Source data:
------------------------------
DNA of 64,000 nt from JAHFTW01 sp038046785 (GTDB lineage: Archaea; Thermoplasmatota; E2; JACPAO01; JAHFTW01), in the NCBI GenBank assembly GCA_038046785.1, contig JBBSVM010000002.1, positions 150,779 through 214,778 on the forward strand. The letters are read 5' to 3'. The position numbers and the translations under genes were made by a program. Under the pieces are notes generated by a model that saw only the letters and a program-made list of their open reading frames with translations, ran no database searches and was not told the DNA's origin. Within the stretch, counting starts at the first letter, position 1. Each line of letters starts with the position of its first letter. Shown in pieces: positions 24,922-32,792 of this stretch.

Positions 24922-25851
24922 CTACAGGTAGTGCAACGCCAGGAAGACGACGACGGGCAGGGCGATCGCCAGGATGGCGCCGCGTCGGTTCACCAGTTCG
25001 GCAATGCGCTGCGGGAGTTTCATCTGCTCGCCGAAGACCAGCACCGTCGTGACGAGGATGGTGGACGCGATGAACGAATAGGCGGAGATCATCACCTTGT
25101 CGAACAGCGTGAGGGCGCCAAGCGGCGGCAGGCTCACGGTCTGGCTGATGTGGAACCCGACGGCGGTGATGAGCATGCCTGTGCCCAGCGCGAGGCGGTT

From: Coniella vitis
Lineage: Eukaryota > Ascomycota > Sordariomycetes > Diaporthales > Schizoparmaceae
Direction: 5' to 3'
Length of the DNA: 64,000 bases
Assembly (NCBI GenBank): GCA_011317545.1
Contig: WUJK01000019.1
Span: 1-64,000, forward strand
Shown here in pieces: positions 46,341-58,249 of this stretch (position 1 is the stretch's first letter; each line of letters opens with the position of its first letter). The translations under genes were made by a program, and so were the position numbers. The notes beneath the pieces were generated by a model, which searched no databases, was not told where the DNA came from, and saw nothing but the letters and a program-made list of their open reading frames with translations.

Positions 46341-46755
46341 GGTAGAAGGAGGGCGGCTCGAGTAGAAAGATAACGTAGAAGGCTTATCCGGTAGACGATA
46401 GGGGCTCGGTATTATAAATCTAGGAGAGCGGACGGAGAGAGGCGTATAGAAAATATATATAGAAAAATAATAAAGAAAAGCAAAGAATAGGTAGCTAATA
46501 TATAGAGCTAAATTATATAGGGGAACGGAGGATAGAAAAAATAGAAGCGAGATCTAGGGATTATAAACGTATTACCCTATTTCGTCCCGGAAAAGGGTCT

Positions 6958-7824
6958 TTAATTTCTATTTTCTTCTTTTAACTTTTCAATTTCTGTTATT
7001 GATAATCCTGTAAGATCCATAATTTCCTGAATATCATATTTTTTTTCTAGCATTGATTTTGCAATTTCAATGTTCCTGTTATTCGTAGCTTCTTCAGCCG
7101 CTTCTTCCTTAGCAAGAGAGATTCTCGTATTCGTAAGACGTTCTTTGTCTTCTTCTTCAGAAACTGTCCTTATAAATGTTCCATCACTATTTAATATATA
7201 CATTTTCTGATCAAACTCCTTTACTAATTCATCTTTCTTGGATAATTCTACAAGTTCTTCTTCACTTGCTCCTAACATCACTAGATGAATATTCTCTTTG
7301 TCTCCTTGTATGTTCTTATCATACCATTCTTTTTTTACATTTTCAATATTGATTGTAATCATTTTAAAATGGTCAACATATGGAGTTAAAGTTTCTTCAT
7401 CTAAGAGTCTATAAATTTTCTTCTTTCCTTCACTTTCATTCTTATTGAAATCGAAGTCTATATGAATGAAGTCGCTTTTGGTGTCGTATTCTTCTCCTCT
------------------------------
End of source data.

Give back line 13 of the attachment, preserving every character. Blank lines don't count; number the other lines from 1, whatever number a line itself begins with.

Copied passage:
Shown here in pieces: positions 46,341-58,249 of this stretch (position 1 is the stretch's first letter; each line of letters opens with the position of its first letter). The translations under genes were made by a program, and so were the position numbers. The notes beneath the pieces were generated by a model, which searched no databases, was not told where the DNA came from, and saw nothing but the letters and a program-made list of their open reading frames with translations.